Monumento a la abolición de la esclavitud
Image of the monument with the statue at its base
|Coordinates||18° 0' 20.6274" & -66° 36' 45.9354"|
|Location||Barrio Tercero, Ponce, Puerto Rico|
|Designer||Statue: Victor Colt
Obelisk: City of Ponce
|Type||Obelisk on Pedestal
Statue on Pedestal
|Dedicated to||The Abolition of Slavery in Puerto Rico|
The Monumento a la abolición de la esclavitud (Monument to the abolition of slavery) is a monument in Barrio Tercero in Ponce, Puerto Rico, dedicated to the abolition of slavery in Puerto Rico in 1873. It is the only such monument in the Caribbean.
The monument is located on Avenida Hostos at the fork of Salud Street and Marina Street. It is the centerpiece of Parque de la Abolicion and it is located on its grounds, at the park's southern edge. The monument consists of two main pieces, an obelisk and a statue. The statue is that of a black male slave with broken chains depicting he is now a free man. It coordinates are 18.00573, -66.61276.
Properties and features
The 100-foot high obelisk raises just behind the black iron sculpture of the freed slave that accentuates and gives instance to the occasion. The monument and obelisk are surrounded by graceful gardens. Immediately north of the obelisk is the outdoors acoustic amphitheater known as La Concha Acustica (English: The Acoustic Shell) which completes the park as a complete triangular city block. La Concha Acustica is an open-air auditorium oftentimes used as a music venue, including presentations by the Ponce Municipal Band.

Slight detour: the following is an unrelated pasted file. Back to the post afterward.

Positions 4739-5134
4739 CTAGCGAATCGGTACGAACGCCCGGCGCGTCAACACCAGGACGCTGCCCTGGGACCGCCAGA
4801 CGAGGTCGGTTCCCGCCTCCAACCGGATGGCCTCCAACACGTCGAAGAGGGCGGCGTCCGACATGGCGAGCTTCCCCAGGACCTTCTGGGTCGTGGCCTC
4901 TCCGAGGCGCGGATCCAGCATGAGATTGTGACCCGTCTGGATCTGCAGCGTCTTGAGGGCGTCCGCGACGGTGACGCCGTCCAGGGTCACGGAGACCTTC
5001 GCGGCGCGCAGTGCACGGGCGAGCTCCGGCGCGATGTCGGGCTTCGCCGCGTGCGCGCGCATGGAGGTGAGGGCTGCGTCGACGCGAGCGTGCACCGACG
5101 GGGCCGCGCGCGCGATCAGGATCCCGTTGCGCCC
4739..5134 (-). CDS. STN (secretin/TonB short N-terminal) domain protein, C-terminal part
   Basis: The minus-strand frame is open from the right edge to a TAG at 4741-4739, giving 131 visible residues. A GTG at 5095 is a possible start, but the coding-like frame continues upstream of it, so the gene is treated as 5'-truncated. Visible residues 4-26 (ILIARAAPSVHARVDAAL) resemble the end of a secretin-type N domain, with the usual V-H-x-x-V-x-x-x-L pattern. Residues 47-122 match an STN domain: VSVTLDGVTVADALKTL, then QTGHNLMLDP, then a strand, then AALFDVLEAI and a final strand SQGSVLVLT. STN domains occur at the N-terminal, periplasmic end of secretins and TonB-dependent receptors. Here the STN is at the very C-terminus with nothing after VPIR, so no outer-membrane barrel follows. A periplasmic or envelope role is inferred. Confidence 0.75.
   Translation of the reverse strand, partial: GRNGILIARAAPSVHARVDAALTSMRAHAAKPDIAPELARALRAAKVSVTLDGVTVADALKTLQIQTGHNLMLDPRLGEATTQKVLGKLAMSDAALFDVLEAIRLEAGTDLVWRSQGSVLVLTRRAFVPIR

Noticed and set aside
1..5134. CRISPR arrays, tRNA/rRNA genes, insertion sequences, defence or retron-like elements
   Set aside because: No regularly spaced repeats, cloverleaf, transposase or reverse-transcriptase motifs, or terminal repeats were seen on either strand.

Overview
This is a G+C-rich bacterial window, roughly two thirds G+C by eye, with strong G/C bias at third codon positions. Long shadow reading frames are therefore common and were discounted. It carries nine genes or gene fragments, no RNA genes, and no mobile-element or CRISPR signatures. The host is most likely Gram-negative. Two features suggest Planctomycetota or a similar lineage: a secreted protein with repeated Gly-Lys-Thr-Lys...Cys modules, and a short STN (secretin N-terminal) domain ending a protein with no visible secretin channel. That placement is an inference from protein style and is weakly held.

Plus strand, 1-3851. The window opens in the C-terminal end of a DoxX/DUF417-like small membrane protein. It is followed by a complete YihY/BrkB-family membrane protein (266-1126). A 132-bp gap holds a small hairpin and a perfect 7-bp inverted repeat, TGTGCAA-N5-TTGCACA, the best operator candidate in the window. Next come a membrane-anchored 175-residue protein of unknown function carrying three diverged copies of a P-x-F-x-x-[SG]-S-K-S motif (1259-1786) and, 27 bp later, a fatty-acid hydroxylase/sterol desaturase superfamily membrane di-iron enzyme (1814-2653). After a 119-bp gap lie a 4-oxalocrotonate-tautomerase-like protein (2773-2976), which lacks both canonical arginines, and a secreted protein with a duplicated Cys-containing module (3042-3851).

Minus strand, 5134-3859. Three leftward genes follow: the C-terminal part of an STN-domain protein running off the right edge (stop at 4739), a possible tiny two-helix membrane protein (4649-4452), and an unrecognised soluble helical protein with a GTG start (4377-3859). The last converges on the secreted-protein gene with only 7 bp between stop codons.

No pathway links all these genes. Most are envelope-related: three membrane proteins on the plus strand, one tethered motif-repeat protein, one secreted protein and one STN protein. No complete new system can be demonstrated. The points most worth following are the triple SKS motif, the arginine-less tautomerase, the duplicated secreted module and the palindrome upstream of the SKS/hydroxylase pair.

Slaves were brought to Puerto Rico from Africa from 1513 to the 18th century to replace the local Indian slaves who had been decimated. The new slaves worked the coffee, sugar cane, and gold mining industries in Puerto Rico. During the 18th century, as gold mining ceased to be one of the major industries in Puerto Rico, slaves worked mostly in coffee plantations and sugar cane fields. By royal proclamation slavery was abolished on March 22, 1873.
In 1874, a year after the abolition of slavery in Puerto Rico, a group of citizens built a small park in memory of the historic event. In 1880 Olimpio Otero, Juan Mayoral Barnés, and Román Baldorioty de Castro were instrumental in creating the concept for a park dedicated to the commemorating the abolition of slavery, the only such memorial in the Caribbean. Juan Mayoral Barnés brought the idea for the creation of the park to the Ponce Municipal Assembly on March 14, 1880. It was unanimously approved by the Assembly, ratified by the Central Government, and confirmed by Royal Decree on March 1, 1881. The park was built in the 1890s and, in 1956, under the administration of Ponce mayor Andrés Grillasca Salas, the statue piece of the monument was placed at the base of the obelisk. The sculpture of the freed slave is a work of Victor Colt. The obelisk is built in marble and has a metal tip.
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